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A Hometown Favorite Draws Quite a Crowd : Celebration: It's called the Azalea Parade, but it's far from a flowery event. With everything from a 76-year-old queen to a Hawaiian theme to a street-smart vendor, it's the essence of Main Street U.S.A.


SOUTH GATE — Bands were tuning up and the Tweedy Boulevard curbs were filling up with balloon-clutching youngsters. The Kambos Family Restaurant, along the route of the annual Azalea Parade, was not quite filled, unusual for a late Sunday morning.

"It cuts into my business but I never complain; I feel South Gate is the city I was born in," said owner Paul Galanakis, who came from Greece 20 years ago. He wore a green lei and seemed to be checking if the street had been blocked off yet.

It was a couple of hours before the parade, which is part of the monthlong Azalea Festival, held each year since 1966 during the time the azaleas are in bloom.

This year's festival events, geared to a Hawaiian theme, included "Sunset Luau," "Lava Chili Dinner," "Kamehameha Enchilada Dinner," "Diamondhead Golf Tournament," "Beach Blanket Bingo" and "Outrigger Fishing Derby."

For the Record
Los Angeles Times Thursday March 25, 1993 Home Edition Long Beach Part J Page 3 Column 1 Zones Desk 1 inches; 35 words Type of Material: Correction
Azalea Parade--In the Southeast and Long Beach sections March 18, a caption identifying Rachel Prater as queen of the Azalea Parade in South Gate was omitted, as was the photographer's credit. The parade pictures were taken for The Times by Ginny Dixon.
PHOTO: Azalea Queen Rachel Prater

But the parade would be the highlight. It would be reigned over by a queen who, according to longstanding tradition, must be civic-minded and at least 60 years old. Pageantry Productions of Lynwood--which puts on 65 parades a year--had worked for 12 months planning the Azalea Parade and ensuring that it would have a hometown flavor.

Asked what makes a successful parade, Pageantry Productions' owner Bill Lomas answered:


His computer sheets indicate that this parade would have nine of them.

"And a parade has to be interesting to everyone and lots of fun," Lomas added. "Nothing too serious."

A big man in a red shirt and white pants, Lomas carried a clipboard and 30 years of parade experience through a parking lot that had been taken over by horse trailers. He greeted another parade veteran, a black Arabian horse with patent leather shoes and purple saddle. "Tzaral's done more than a hundred parades, including the Rose Parade," said his rider, Eileen Bushman of Chino.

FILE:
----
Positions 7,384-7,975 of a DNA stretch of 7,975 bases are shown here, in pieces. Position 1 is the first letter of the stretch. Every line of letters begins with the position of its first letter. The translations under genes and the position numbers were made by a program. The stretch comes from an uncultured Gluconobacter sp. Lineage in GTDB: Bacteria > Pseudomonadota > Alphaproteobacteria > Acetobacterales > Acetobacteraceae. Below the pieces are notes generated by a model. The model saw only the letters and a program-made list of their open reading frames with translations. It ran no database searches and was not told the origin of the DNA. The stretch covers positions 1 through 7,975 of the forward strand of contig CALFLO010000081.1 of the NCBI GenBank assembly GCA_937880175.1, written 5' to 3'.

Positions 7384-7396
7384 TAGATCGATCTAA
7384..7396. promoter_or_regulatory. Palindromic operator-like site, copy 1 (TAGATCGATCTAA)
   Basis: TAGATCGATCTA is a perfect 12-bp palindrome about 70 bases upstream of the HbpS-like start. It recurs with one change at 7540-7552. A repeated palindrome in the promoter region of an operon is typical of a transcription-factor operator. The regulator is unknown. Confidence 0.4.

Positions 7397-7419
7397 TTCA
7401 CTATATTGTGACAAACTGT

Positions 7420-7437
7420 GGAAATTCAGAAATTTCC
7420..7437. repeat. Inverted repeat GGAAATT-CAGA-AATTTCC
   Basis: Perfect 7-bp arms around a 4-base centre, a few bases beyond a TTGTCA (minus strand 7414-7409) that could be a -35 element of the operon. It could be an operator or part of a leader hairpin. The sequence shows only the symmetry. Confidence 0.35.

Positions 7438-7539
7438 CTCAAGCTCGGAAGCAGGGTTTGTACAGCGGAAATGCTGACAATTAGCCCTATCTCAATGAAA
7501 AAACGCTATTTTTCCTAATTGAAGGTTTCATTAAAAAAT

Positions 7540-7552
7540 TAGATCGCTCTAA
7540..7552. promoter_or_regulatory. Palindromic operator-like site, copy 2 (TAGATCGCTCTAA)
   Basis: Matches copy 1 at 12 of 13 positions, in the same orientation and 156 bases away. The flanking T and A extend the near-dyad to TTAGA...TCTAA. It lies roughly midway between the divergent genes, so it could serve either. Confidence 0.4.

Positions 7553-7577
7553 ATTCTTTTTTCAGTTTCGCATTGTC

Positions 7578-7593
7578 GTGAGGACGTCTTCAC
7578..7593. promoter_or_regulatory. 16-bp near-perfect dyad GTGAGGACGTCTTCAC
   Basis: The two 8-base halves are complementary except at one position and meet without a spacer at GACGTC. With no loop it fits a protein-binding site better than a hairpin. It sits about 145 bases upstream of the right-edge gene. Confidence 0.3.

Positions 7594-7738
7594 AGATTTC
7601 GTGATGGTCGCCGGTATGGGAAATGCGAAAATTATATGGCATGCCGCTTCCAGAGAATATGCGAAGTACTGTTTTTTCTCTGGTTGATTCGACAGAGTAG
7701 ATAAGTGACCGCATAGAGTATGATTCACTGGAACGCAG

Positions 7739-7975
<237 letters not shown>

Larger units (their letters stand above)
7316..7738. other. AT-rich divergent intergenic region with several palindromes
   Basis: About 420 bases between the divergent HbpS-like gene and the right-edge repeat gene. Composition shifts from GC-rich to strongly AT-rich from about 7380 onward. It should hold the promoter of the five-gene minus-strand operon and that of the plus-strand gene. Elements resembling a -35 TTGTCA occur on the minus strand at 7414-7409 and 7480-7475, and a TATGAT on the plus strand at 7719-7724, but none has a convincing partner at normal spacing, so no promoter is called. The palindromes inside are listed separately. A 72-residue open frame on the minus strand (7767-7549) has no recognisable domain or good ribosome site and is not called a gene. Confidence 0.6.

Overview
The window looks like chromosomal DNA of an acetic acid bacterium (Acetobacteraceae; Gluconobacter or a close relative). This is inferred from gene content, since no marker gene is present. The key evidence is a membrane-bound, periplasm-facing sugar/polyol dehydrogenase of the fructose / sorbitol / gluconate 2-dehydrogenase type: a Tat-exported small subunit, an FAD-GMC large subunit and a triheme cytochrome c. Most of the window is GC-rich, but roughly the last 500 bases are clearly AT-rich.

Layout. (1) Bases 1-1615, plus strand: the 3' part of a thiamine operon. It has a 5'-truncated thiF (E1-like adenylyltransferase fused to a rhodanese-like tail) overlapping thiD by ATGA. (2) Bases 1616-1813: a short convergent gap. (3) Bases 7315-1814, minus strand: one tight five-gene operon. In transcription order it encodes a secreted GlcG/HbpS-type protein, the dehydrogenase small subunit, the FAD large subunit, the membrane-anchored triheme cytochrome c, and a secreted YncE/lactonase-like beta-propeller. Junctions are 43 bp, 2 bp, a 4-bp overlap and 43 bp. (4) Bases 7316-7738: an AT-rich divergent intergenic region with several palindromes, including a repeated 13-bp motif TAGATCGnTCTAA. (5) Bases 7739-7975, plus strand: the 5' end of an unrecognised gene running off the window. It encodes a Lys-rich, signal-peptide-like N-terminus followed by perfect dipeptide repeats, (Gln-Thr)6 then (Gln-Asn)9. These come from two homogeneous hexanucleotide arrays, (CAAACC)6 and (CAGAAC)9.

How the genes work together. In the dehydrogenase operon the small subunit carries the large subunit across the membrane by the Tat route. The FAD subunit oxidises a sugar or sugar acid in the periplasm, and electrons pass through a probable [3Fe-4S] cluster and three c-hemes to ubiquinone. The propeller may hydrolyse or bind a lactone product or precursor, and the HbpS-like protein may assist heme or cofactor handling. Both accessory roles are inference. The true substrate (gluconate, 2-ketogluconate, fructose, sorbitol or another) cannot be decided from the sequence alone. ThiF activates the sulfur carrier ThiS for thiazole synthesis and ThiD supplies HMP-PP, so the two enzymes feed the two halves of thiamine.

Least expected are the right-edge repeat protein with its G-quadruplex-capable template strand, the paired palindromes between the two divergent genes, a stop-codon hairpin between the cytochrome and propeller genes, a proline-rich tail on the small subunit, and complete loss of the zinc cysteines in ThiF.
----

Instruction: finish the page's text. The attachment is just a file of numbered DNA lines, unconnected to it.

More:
The parking lot was near the intersection of Tweedy and California Avenue, the parade's mustering area. It held three empty floats--one for the queen and her court, one for former queens and one for the Tweedy Mile Assn., a group of merchants on the boulevard.

Twelve blocks down Tweedy, a pre-parade reception was being held at the Bank of America. In the lobby, Fred Mayfield, 38, the boyish-faced, enthusiastic co-chairperson of the parade committee, said that the parade last year drew 20,000 spectators, despite rain. "Today we could have up to 50,000," he said.

Mayfield said the parade cost $13,000, with the city paying $10,000 and the rest coming from community donations.

A long food table was in front of the tellers' cages, and the carpeted area where loan officers normally sit was crowded with colorfully attired women, including the parade queen and former queens. They were dressed in flowery Hawaiian garb and had crowns on their heads.

The queen, Rachel Prater, 76, was wearing a purple-and-white mumu and eating at a table with former queens Zelma Benner and Ann Fowler. Still surprised over her crowning last month, Prater said, "It feels great, I've never had so much adulation."

She has served in many volunteer positions during her 53 years in South Gate. She has made clothes for the handicapped and was president of the Friends of the Weaver Library. The festival program notes that she is an avid boater and quilter.

Lewis Prater was proud to have a queen for a wife. "It's an honor that comes once in a lifetime," he said. He pulled a photograph from his wallet of Rachel taken after they had met in junior high.

Among those greeting the guests was Zelma Benner's husband, Chuck, one of the founders of the festival.

He said the festival was launched to awaken civic pride. "We just had no purpose, we needed something to hang our hat on," said Benner, who was president of the Chamber of Commerce at the time. "I appointed a beautification commission, and we adopted the azalea as the city flower because Frank Ishida, a nurseryman, said we had the ideal climate to grow azaleas. There were very few here then."

As to the tradition of the queen having to be at least 60, Benner said the city wanted to honor the older people who had contributed to South Gate. "Euphrosine Green was the first queen," he said. "I had never heard of the gal, but she had contributed a lot toward the city."

Back in the mustering area, the sound of drum rolls could be heard. Vendors pushed their cotton-candy carts. Lomas, the parade organizer, gave commands to his staff over a walkie-talkie.

The parade would have 250 units, including the three floats, city officials in vintage convertibles, clowns, horses, tall flags and many drill teams.

"I'm going to jump out of my car and shake hands," Councilman Albert T. Robles said.

The queen and her honor court arrived from the reception in vans and got onto their float with the help of float driver Martin Ramirez, who called them "baby dolls."

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